Features and Historical Aspects of the Philippines Educational system
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Sajid Musa, Rushan Ziatdinov. (2012). Features and historical aspects of the Philippines educational system, European Journal of Contemporary Education 2(2), 155-176. ...

Sajid Musa, Rushan Ziatdinov. (2012). Features and historical aspects of the Philippines educational system, European Journal of Contemporary Education 2(2), 155-176.

This article deals with the features of the Philippine educational system. Additionally, brief and concise information will be given on how the educational system came into existence, the organization and the structure of the system itself. This paper also tackles the obstacles and problems observed in the past and up to the present, and gives possible solutions to these. We also made sure to give some useful recommendations and suggestions on how the education system can be improved, which were enlightened by the steps taken by some wealthy neighboring countries in the region. Based on the study, further understanding of the shortcomings of the country, not only in education but also in the essential aspect of nationalism, were found. The originality of this work can be seen in the brief explanation of the Philippine educational system, as well as its historical aspects, and the detailed comparison of different eras of the educational system.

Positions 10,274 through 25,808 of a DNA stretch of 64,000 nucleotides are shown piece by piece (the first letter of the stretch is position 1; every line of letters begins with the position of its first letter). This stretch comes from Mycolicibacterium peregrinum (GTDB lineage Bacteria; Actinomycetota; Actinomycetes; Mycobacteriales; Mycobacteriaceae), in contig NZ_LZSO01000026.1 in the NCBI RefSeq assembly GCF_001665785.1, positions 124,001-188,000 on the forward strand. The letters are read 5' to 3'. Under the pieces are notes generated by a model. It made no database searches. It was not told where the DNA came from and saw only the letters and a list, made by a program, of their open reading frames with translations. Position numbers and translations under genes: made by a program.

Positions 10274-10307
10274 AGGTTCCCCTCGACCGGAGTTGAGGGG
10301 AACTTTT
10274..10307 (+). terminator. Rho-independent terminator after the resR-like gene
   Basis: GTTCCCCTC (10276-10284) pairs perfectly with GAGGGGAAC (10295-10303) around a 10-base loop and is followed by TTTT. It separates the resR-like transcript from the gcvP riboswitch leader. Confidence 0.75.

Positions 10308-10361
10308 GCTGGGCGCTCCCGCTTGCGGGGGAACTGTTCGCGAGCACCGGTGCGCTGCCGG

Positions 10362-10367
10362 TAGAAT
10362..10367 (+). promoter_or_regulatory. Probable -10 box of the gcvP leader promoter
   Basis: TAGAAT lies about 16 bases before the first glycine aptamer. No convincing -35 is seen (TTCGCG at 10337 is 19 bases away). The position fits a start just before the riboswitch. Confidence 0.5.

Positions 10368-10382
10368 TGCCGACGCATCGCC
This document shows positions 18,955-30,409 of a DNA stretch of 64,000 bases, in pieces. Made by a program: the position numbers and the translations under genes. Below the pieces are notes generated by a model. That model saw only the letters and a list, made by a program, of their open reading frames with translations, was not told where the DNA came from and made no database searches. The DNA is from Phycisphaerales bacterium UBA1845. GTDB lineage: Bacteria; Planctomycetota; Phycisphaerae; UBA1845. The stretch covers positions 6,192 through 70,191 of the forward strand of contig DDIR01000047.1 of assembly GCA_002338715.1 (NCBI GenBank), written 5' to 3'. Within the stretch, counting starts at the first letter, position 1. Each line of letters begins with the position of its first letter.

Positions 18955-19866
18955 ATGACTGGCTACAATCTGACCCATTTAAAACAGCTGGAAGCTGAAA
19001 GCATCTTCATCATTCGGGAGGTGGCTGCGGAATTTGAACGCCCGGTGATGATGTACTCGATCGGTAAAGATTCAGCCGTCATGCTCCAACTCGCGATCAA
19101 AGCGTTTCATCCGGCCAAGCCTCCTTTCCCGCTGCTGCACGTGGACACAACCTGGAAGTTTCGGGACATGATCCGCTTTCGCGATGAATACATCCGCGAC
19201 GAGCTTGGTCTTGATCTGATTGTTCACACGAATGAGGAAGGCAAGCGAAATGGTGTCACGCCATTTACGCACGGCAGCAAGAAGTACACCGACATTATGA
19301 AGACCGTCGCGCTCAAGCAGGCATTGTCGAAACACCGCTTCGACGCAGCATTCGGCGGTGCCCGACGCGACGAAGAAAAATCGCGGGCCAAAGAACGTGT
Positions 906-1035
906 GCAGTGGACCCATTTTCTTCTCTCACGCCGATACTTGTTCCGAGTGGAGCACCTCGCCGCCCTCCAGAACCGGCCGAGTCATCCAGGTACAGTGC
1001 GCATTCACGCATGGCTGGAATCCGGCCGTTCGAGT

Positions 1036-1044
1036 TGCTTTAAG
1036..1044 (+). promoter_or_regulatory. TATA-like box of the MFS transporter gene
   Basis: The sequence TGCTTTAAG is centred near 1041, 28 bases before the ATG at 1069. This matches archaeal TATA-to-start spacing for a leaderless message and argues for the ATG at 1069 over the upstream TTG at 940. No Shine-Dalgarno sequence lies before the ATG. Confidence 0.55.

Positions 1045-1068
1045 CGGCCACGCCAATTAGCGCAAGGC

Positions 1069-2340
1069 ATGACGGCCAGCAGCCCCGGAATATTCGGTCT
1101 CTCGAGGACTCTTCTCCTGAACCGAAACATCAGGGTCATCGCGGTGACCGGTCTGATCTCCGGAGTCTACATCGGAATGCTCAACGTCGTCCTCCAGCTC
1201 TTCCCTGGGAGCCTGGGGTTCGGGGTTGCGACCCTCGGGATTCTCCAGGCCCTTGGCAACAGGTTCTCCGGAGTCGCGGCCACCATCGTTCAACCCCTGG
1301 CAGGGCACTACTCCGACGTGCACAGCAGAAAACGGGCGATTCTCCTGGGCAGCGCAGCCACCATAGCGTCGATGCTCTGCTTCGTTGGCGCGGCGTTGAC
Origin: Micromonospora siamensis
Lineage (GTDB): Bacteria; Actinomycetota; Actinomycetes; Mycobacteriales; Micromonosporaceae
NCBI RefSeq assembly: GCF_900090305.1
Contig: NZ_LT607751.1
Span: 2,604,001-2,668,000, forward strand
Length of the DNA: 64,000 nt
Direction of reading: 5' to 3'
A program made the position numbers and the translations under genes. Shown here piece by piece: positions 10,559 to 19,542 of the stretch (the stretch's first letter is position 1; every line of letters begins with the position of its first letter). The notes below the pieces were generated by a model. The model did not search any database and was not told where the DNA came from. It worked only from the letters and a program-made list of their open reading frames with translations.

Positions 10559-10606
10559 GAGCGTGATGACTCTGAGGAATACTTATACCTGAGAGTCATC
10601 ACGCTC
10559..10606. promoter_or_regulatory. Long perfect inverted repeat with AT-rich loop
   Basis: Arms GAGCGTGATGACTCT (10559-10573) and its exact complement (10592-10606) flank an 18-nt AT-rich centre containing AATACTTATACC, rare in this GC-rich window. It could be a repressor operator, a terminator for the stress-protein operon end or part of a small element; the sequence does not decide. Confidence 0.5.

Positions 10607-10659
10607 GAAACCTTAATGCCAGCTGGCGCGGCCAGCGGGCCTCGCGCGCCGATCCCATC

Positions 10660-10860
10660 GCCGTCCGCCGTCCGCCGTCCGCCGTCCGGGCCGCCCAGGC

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    Rushan ZIATDINOV
    Department of Computer & Instructional Technologies
    Fatih University, 34500 Buyukcekmece, Istanbul, Turkey
    www.ziatdinov-lab.com
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    Department of Computer & Instructional Technologies
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Features and Historical Aspects of the Philippines Educational system Features and Historical Aspects of the Philippines Educational system Document Transcript